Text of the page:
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If SQL Server’s Transactional Replication was an animal, it would be a cockroach. It’s not pretty, but it’s resourceful and strong. Once you get even a small amount of replication in your environment it starts spreading everywhere. And if it gets out of control– well, in that case you’ve got no choice but to pretty much bomb everything, clear the fumes as quickly as possible, and reinitialize.

But unlike a cockroach, you can’t always just get rid of Transactional Replication. The bad news is, it’s here to stay.

In this post you’ll get a whirlwind introduction to Transactional Replication. I’ll explain why newer features like Change Tracking, Change Data Capture, and Availability Groups have failed at exterminating Transactional Replication. You’ll also learn what it takes to support replication in a mission critical environment.

SQL Server Transactional Replication basics

SQL-Server-Transactional-Replication-Publisher

Transactional Replication lets you publish and filter individual database objects.

1) Publications define replicated articles. Transactional Replication lets you select individual tables to publish (called “articles”), allowing you to just publish a fraction of a very large database. It also lets you:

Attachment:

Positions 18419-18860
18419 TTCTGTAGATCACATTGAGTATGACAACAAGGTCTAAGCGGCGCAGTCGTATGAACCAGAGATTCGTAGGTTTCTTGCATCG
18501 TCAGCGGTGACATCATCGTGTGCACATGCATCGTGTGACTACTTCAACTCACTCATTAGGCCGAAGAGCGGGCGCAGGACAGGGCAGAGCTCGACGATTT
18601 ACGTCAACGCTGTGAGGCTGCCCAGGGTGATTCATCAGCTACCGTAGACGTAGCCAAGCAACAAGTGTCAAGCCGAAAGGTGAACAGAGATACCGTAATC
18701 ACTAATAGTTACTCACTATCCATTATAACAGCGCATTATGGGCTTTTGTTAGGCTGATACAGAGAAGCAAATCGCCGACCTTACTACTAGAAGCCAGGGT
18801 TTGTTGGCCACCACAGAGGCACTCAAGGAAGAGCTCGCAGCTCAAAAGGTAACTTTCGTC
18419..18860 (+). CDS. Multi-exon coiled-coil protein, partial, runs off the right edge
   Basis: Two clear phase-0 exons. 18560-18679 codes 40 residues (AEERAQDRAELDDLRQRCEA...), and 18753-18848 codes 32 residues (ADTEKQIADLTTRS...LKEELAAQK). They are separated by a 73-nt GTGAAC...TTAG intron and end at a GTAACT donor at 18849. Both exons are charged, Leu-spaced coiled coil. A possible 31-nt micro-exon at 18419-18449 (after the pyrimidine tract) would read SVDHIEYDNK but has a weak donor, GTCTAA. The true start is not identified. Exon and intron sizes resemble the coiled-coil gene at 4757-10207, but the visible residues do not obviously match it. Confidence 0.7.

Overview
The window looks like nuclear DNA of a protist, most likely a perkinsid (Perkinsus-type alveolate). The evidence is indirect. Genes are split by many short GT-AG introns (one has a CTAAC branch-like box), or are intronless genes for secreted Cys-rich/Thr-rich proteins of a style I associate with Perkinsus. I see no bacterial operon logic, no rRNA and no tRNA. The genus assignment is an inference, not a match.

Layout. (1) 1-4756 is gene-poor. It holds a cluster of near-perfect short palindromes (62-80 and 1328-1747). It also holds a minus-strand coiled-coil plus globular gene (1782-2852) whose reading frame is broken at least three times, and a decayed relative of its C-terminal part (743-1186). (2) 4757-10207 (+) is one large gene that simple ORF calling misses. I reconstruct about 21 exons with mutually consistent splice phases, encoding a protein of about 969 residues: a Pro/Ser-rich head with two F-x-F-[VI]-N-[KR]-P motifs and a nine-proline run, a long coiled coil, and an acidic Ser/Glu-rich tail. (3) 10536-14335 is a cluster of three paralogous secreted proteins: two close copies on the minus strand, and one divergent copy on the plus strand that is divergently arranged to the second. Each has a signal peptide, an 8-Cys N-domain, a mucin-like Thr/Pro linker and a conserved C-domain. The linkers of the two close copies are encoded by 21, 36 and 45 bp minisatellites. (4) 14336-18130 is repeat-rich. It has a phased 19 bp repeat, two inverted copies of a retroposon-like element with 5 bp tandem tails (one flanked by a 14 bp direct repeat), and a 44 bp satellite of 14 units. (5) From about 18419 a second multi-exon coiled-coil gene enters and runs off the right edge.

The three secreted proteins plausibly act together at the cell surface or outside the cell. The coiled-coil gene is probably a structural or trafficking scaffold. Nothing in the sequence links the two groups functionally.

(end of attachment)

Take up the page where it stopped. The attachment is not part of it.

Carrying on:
2) A fleet of SQL Server Agent jobs does magic. I just learned this: a group of cockroaches is called “an intrusion of cockroaches.” That seems like it probably applies to a whole lot of SQL Server Agent jobs, too.

Exactly how many jobs? So many jobs that you’ll lose count. Replication is complicated. It’s got a SQL Server Agent job to read the transaction log of where you’ve defined your publications (Log Reader Agent). There’s another job that helps run Snapshots (it helps you initialize or re-initialize the replication). Another helps apply the snapshot and move transactions around (the Distribution Agent).

There are also jobs for cleaning things up, refreshing monitoring, and all the general scuttling around that replication does.

SQL-Server-Transactional-Replication-Distributor

3) The distribution database collects commands. Replication doesn’t send transactions directly to your subscribers. The Log Reader Agent snoops in your transaction log and figures out what changes have been made to the articles you’ve defined in your publications. When it finds changes, it sends them over to the distribution database.

You can configure distribution on the publishing server, or you can scale it out to an independent server. The important thing to know is that each change you make in your publisher gets translated into independent commands (insert, update, and delete), and these commands get inserted into the distribution database before it moves onward. No matter what you do, that process takes some time: replication isn’t instantaneous.